The Low Country Contest Club (LCCC) will be holding a symposium on MESH networks for amateur radio at the Wednesday, June 10, meeting of the LCCC at the Fleet Reserve Association in Goose Creek, SC at 1800.  We generally arrive at 1800, order food/drink if desired at appx. 1830, and start the symposium shortly thereafter.  Note that there is no “meeting,” just the symposium. Directions, etc. are at the bottom of this email.

Terry, N4TLF, and I have been working for some time on establishing a 2.4GHz link between our houses, so we could further investigate the use of MESH networks in amateur radio.  We have finally managed to establish the link, and are currently working on ways to improve it, and also make the link available to others.

To make a MESH network really useful we need more participants.  To that end we are inviting interested members of TARC and CARS to attend the June meeting of the LCCC, and will have (for lack of a better word) a symposium on MESH networks that will address
equipment, software, and problems involved in making a useful MESH network in the Charleston metropolitan area.  We should have an example of a MESH network set up in the FRA building, and a demonstration of at least one possible application.

If you know of a ham that is interested please bring them with you.  They do not have to be a member of any club; only interest is required!

This is a growing part of amateur radio.  We think you will find it interesting, and hope that this will help to get a MESH network established here in the local area.

I assume they mean Saturday June 10 and that Wednesday is just a typo.

The symposium date is June 14. RSVP by June 11 if you want to attend.

Ham radio mesh networking is becoming a pretty popular thing these days with projects like Broadband Hamnet and AREDN using COTS wifi equipment and custom firmware. For hurricane and storm prone areas like the Lowcountry, having an infrastructure independent communication network based on a mesh network over the ham bands could be a very useful thing.

I’ll be out of town at Southeast Linuxfest when the symposium is happening, but if you’re interested in going, RSVP to W4MEL at <w4mel at arrl.org>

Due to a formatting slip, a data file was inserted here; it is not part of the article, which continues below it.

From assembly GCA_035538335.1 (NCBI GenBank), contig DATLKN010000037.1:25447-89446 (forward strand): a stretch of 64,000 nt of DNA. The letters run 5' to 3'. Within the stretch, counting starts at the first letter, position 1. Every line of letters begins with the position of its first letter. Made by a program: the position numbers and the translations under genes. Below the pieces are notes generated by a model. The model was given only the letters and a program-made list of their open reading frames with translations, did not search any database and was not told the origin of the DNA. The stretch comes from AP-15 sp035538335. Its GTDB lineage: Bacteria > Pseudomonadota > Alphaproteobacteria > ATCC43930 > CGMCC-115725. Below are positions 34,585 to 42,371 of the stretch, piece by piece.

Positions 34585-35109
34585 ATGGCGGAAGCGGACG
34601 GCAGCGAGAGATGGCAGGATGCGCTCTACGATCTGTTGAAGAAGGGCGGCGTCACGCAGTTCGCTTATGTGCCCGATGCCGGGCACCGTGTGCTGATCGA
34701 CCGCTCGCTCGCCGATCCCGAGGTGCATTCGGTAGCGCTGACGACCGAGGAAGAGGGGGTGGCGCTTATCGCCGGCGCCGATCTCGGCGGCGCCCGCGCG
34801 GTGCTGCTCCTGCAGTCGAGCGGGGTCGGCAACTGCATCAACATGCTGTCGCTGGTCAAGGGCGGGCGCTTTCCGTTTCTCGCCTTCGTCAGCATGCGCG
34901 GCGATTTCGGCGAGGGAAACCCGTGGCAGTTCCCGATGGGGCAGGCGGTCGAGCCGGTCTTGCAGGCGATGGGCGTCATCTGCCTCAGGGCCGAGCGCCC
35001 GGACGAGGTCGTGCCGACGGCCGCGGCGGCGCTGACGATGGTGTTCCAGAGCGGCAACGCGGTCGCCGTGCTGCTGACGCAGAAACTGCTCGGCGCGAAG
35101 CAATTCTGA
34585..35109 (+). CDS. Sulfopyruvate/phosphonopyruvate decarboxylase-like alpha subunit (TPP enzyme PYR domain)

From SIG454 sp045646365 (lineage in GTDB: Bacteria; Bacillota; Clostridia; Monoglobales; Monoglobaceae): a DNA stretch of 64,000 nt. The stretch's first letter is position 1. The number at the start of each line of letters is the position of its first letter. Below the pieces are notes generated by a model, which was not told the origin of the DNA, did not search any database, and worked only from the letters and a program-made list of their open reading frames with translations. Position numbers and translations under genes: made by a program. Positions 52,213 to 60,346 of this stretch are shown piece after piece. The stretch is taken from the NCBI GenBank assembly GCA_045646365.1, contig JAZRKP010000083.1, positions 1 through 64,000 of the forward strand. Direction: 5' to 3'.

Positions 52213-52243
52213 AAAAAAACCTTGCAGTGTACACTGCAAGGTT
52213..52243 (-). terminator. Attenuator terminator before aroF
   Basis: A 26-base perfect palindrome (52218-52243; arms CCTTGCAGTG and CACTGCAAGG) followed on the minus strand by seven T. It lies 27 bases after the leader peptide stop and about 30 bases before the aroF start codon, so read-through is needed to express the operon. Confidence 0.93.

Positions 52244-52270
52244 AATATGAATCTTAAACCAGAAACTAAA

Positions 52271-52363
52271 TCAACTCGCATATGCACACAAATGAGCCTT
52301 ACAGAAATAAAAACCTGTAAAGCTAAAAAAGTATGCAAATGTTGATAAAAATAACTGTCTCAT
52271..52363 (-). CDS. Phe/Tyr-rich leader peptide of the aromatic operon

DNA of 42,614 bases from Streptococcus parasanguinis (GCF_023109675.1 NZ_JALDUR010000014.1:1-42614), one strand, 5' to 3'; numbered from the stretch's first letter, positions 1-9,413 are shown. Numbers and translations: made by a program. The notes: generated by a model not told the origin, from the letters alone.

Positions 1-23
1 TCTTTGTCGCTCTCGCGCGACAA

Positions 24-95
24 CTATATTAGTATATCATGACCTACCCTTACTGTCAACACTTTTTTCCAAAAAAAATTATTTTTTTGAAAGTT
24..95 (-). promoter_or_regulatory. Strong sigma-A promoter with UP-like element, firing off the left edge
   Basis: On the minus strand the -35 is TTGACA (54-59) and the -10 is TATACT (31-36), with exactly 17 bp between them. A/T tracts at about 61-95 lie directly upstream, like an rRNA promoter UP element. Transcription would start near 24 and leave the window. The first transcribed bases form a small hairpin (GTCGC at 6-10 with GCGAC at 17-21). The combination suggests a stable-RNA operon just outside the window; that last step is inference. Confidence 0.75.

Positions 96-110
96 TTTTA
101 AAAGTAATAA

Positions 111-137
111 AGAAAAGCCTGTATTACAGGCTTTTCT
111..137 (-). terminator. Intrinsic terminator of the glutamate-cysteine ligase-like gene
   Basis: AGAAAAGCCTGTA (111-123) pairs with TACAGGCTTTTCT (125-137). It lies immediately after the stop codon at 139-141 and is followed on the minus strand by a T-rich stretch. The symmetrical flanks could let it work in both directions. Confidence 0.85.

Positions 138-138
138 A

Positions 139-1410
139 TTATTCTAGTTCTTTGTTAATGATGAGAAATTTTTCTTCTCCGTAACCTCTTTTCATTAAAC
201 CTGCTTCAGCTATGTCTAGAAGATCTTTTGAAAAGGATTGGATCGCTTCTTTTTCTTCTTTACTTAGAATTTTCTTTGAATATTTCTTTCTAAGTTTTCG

Coax to the shack

Spent the afternoon today getting the coax from the entrance panel through the conduit and into the shack. On the first attempt the string I was pulling the coax with broke, so we had to pull some more string. One of the contractors that worked on the house told us a while back that if the string ever broke, tie a new string to a plastic grocery bag, stuff it into the conduit and use a vacuum at the other end to suck it through. Worked like a charm.

With the new string run, managed to get both of the lengths of coax (RG-8X I believe) I had used at the old house through the conduit. One is 75′ and the other is 100′ along with a few extra strings in case we want to pull some more coax. Based on what was left of the 75′ coax hanging outside the entrance panel, it looks like the run between the panel and the shack is around 60-65′. That means there’s a good bit of coax coiled up in the entrance panel right now.

Entrance panel coax
Entrance panel coax

Still a fair bit to do at the entrance panel. I have to decide if I want to trim it (which would mean I’d have to learn how to terminate coax) or leave it coiled up inside the box. Lightning arrestor needs to be mounted, and I’ll have to work out a grounding scheme. Then I need to figure out how to hold the antenna up in the air.

At the shack end, there’s enough sticking out that should make it easy to work with.

Coax in the shack
Coax in the shack

I think I’m going to drill a couple of holes in the wall plate for some short SO-239 bulkhead connectors. Then it will be short jumper cables from the radio to the wall.

One step closer to getting the shack back on the air.